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When a houseplant endures excess sunlight, the cellular regulation of the leaf will be working overtime. The transpirational rate will go through the roof to lubricate the process of photosynthesis, along with keeping the leaf hydrated from the sun. While a plant is subjected to long periods of direct sun, osmosis and drying soil are considerably sped up during this ordeal; some specimens are better equipped for the rays than others. Caputia tomentosa has a near-white appearance that lacks chlorophyll for lowered rates of photosynthesis, along with reflecting the sun's rays off from its body.
For specimens that originate from the rainforest or temperate floors, they won't be as tolerable for such exposure. Many specimens will sport a red under-sides to reflect the dappled rays back into its leaf, thus increasing the light-capturing efficiency. When they're subjected to harsh spring or summer rays, possibly accelerated by the glass or wet leaves, the cellular makeup of its leaves begin to fail and breakdown. Especially when coupled with reduced soil moisture, the plant will enter osmotic-stress, where it'll release a chemical called 'Dehydrin' to begin the total breakdown of the plant.
The first signs of stress will be noticed on the leaves; brown edges and yellowed halos will circulate the leaf's diameter, and in some cases, the plant may develop a white, bleached-out appearance, too. Higher rates of transpiration will lead to drying soil and development of wilting, thus becoming a serious issue that must be addressed immediately. Some species may 'jump the gun' where they'll wilt before a large amount of water is lost to lower the rates of transpiration and dehydration. Stunted growth is the last symptom to look out for. Because of the undesired environment, there'll be will a reluctance for new growth as juvenile tissue is more likely to scald, compared to the thick older leaves.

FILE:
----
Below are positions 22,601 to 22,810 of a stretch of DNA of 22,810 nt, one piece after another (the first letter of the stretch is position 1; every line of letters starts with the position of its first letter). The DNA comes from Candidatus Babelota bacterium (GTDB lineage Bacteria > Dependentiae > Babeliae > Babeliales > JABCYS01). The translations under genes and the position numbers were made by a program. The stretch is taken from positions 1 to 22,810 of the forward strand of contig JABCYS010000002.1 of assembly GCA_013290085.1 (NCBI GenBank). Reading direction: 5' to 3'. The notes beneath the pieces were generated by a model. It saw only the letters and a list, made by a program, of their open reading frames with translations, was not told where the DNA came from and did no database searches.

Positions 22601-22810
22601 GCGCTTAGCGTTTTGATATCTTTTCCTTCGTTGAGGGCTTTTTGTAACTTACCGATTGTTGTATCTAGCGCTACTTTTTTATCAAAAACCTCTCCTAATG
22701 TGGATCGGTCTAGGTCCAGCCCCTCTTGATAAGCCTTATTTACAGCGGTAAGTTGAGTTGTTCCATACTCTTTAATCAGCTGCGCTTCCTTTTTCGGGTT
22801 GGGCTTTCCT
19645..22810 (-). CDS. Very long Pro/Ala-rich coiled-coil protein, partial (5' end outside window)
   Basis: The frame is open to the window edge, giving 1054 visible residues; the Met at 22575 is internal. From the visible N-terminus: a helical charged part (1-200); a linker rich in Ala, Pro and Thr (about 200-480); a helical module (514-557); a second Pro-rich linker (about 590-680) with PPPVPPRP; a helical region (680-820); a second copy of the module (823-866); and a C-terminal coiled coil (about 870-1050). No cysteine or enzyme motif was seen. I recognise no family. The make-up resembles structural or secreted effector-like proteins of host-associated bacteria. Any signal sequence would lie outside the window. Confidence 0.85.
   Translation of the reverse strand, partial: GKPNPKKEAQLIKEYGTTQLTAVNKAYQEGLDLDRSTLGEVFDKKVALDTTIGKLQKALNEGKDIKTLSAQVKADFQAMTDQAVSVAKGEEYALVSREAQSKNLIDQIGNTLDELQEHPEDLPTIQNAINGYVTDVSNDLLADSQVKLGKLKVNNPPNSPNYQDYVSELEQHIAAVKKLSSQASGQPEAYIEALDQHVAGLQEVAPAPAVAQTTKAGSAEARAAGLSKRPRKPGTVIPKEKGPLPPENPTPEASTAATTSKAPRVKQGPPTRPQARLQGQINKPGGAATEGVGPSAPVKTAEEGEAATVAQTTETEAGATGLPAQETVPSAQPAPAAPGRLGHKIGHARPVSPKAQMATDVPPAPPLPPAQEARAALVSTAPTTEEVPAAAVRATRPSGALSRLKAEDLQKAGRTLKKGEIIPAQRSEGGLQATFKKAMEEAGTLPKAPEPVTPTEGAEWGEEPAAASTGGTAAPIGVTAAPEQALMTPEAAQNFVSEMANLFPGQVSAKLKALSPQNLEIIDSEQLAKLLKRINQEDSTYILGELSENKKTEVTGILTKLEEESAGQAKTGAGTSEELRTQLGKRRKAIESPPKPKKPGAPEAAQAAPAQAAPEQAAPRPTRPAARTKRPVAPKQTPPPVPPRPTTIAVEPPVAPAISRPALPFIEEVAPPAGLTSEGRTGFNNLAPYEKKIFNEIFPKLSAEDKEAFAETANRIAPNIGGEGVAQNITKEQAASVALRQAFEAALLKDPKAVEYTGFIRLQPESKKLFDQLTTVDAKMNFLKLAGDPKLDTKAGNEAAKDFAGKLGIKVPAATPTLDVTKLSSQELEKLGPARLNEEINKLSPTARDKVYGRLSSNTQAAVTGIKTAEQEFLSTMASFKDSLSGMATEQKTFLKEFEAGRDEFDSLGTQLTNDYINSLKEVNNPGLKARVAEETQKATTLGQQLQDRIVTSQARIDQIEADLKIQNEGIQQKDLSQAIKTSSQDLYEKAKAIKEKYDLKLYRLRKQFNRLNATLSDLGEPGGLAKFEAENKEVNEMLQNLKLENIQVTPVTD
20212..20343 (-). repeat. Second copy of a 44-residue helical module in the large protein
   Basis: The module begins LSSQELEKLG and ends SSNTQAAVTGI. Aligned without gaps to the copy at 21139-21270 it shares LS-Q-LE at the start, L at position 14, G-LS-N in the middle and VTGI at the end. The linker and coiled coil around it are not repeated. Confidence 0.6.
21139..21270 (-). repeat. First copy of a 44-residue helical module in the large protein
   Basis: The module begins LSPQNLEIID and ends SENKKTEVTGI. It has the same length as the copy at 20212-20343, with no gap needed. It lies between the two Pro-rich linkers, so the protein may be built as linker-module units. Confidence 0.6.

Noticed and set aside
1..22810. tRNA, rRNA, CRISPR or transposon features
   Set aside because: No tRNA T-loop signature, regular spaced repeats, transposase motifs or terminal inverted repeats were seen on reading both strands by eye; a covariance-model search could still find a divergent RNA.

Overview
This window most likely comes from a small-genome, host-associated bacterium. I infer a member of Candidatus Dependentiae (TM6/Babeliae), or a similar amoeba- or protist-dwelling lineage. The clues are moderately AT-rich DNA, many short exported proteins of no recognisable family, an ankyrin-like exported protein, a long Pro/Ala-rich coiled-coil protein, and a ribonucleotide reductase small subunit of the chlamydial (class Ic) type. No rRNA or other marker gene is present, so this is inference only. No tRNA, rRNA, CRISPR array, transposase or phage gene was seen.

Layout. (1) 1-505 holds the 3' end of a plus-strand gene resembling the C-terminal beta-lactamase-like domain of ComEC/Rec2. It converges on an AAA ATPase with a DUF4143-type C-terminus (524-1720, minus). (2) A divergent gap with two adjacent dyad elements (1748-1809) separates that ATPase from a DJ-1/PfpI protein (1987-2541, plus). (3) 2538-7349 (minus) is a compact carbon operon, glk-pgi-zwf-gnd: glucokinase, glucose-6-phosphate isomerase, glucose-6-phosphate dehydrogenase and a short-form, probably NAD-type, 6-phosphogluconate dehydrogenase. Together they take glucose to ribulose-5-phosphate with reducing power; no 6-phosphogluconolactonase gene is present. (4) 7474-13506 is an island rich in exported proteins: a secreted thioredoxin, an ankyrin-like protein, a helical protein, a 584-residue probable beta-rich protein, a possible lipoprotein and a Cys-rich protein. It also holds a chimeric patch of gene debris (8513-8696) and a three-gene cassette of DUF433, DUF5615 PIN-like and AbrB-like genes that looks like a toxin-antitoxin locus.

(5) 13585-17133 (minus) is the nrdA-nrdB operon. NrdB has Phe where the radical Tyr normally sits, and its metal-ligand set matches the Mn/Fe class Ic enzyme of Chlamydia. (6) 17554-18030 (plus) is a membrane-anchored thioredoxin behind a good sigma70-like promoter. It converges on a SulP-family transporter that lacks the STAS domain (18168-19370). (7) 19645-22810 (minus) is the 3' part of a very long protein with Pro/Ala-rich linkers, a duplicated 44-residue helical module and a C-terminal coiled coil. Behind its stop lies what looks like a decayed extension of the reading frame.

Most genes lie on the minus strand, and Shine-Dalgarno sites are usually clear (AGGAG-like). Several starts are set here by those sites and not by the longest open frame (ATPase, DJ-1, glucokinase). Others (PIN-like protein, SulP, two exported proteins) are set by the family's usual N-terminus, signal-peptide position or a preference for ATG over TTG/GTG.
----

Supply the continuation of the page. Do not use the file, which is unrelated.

The list below comprises of specimens that can endure several hours of intense light, even though the summer when the sun is at its sharpest. Those who have an Asterix ' * ' by their names must be accompanied by moist soil to counteract the heightened risk of dehydration. The plants in bold are pet-friendly.
As mentioned above, if a plant endures too-damaged leaves and severe dehydration, the chance of survival is significantly reduced. This final section will discuss the five tips in which you can help the specimen's recovery process.
Once the steps are fulfilled, it's time to play the waiting game. Take a photo of the specimen on the day of treatment, and then again every few days - this way, you'll be able to see a clear development or decline without having to second-guess.
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